Why Cowboys' Salary Cap Shell Game Will Cost Them Dearly in Long Run

Gary DavenportFeatured Columnist IVJune 18, 2016

CINCINNATI, OH - DECEMBER 09: Dallas Cowboys owner Jerry Jones looks on before the game against the Cincinnati Bengals at Paul Brown Stadium on December 9, 2012 in Cincinnati, Ohio. (Photo by Joe Robbins/Getty Images)
Joe Robbins/Getty Images

The Dallas Cowboys entered the 2013 offseason in a precarious position in relation to the salary cap. But as the team scrambles to free up space, the game of monkey move-up they are playing could end up costing the franchise dearly in the long run.

As Todd Archer and Calvin Watkins of ESPN reported, the Cowboys have entered into a restructuring frenzy this week, re-working the deals of several prominent players, including tight end Jason Witten, cornerback Brandon Carr and wide receiver Miles Austin.

According to a source, the Cowboys converted $4.56 million of Witten's $5.5 million 2013 base salary into a signing bonus to save roughly $3.65 million against the cap. Carr's $14.3 million 2013 base salary was converted to a base salary of $715,000 with the difference of $13.5 million being moved to a signing bonus to lower his cap figure. When the Carr move is enacted the savings count as $10.8 million.

These moves come on the heels of Wednesday's restructuring of linebacker Demarcus Ware's contract. That deal reportedly saved the Cowboys about $4 million against the 2013 cap, and Archer and Watkins state that the team has already approached defensive tackle Jay Ratliff and cornerback Orlando Scandrick about restructuring as well.

Add all those deals together and toss in the possibility of the team inking quarterback Tony Romo to a contract extension that is more cap-friendly, and Dallas is in much better shape for 2013 than they were at the beginning of the week.

However, the price in future years could be steep.

Sure, by converting the salaries of those players into bonuses the Cowboys are able to amortize it out over the length of the deal, which in turn affords short-term cap relief.

The rub is that now every dime of that converted money is guaranteed. The Cowboys could release any or all of those players tomorrow, but that money still has to be paid—and every cent will still count against the cap at some point.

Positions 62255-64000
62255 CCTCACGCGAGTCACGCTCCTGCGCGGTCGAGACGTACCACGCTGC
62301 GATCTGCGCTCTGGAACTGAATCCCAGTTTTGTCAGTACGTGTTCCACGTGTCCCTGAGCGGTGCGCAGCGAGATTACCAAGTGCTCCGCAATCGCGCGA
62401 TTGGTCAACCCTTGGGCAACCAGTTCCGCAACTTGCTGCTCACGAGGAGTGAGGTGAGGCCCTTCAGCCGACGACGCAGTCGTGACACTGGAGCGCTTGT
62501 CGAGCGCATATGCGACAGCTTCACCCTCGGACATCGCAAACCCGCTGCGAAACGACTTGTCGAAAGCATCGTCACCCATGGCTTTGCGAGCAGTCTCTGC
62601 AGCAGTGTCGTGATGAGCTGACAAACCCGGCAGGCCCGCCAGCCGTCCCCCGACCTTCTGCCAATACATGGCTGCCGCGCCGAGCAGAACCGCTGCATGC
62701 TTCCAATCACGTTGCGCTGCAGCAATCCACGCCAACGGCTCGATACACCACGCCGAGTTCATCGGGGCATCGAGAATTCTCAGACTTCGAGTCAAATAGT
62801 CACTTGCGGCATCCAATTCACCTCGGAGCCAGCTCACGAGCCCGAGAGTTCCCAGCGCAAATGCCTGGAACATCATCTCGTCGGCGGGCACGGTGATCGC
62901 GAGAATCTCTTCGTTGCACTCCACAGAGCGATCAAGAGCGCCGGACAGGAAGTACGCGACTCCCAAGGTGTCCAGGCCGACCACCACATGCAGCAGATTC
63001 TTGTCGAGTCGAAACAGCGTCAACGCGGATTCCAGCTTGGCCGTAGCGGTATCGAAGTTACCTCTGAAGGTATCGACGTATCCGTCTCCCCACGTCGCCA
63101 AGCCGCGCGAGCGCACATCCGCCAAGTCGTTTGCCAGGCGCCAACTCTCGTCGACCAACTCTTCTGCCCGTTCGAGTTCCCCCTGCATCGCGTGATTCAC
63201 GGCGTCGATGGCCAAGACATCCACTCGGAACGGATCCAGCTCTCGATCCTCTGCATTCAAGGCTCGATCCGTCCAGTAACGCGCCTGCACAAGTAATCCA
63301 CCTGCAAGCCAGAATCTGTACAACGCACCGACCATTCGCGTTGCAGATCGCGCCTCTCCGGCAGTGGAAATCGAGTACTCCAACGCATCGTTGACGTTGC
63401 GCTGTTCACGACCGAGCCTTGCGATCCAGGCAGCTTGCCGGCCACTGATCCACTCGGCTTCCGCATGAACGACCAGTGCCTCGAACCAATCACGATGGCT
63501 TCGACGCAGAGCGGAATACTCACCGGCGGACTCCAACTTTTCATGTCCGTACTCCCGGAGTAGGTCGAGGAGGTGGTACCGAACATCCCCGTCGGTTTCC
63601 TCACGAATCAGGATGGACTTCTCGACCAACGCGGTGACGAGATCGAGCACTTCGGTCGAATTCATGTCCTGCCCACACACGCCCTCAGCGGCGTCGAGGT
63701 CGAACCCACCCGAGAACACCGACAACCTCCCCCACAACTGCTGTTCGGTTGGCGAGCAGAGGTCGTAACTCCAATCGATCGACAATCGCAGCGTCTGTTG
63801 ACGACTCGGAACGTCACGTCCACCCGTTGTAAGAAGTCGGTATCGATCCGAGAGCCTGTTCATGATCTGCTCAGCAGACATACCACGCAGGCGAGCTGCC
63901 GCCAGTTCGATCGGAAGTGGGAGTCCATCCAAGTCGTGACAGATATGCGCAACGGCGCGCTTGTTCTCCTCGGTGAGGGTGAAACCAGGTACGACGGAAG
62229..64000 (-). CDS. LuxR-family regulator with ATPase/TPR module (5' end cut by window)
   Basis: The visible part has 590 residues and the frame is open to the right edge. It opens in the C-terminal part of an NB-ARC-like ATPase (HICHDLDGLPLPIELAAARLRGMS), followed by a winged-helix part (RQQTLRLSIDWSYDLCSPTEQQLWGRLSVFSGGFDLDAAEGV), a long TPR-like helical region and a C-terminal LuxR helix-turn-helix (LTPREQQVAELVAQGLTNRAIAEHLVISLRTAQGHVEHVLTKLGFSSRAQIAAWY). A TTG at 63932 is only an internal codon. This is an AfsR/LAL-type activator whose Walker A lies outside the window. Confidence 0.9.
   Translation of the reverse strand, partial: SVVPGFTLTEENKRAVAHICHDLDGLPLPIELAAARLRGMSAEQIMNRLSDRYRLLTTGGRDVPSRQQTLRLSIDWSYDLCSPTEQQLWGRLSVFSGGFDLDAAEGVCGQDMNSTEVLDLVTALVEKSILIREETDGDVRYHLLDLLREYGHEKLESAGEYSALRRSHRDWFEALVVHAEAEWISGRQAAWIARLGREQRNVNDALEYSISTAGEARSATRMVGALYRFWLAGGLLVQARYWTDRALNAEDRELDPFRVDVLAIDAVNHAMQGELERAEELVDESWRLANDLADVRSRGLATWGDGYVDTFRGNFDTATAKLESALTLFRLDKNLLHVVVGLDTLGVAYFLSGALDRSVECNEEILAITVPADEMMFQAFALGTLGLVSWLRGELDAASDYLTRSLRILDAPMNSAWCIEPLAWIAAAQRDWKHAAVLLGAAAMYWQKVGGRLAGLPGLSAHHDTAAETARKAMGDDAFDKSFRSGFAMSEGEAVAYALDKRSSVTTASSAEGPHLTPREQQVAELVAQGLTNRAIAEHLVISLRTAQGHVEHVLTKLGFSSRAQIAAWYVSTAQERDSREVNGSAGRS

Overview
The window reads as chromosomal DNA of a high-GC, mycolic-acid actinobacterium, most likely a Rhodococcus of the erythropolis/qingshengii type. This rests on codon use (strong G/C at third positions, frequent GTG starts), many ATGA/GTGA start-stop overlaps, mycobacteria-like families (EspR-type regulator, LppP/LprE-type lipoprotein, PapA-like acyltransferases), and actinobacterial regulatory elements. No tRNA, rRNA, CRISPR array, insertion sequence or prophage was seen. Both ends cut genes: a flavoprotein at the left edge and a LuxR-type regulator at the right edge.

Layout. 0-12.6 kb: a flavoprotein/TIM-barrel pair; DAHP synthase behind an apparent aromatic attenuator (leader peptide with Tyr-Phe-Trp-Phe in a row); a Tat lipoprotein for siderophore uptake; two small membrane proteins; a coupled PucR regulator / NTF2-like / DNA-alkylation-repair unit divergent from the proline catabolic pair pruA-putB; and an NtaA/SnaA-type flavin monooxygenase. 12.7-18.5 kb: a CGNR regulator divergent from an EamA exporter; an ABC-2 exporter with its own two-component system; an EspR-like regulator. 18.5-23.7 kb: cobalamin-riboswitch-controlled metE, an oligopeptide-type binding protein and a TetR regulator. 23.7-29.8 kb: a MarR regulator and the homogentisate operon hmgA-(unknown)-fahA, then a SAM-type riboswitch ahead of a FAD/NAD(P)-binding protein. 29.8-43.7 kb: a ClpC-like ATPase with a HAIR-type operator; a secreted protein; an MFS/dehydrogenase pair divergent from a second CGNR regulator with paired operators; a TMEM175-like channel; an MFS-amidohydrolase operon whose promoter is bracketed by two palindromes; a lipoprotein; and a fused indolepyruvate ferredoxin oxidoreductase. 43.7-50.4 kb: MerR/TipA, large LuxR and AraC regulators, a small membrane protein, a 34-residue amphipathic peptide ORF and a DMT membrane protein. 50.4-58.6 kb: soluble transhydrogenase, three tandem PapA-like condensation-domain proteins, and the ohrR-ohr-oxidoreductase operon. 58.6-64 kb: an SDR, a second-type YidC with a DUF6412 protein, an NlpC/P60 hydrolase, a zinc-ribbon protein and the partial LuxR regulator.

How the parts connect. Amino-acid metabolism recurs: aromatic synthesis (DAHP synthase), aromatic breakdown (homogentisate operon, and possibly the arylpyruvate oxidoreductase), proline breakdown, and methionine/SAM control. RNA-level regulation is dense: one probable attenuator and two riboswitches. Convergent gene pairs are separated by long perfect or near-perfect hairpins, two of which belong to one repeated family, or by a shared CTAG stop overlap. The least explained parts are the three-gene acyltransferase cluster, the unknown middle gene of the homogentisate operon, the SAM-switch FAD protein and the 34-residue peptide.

Millions of dollars that were on the Cowboys' books in pencil are now written in pen.

Even the cap relief is temporary. As Watkins and Archer point out, Demarcus Ware's cap numbers in future years have now increased to $15.08 million in 2014 and $16.5 million in 2015.

What if Ware flops in his conversion to a 4-3 defensive end? Well, now the Cowboys are stuck.

They've robbed Peter to pay Paul.

Granted, some will say the Cowboys basically have no choice. Dallas was projected to be over $20 million above the 2013 salary cap, and restructuring contracts was one of the few avenues that the Cowboys had to address that deficit without gutting the roster.

For a team that still envisions themselves as a Super Bowl contender that may have been an easy decision.

That's the problem, though. Years of shortsighted spending are what forced the Cowboys into this corner to begin with.

Now owner and general manager Jerry Jones appears to be applying the same drunken sailor economics to getting Dallas under this year's cap.

Yes, it may help the team in 2013, but it greatly decreases the amount of financial flexibility the team will have in the future. Such poor money management isn't going to help the Cowboys' chances of re-signing key pieces such as wide receiver Dez Bryant, linebacker Sean Lee and running back DeMarco Murray when their contracts expire.

That makes this a bittersweet week for Dallas Cowboys fans. Yes, the Cowboys have seemingly improved their position for the upcoming season.

However, the Cowboys still have a fair share of question marks, including an iffy offensive front and a completely new defensive scheme—and Jerry Jones just mortgaged the team's future for the present's sake.

Again, he'd better hope it pays off, because sooner or later the bill's going to come due—and the interest keeps piling up.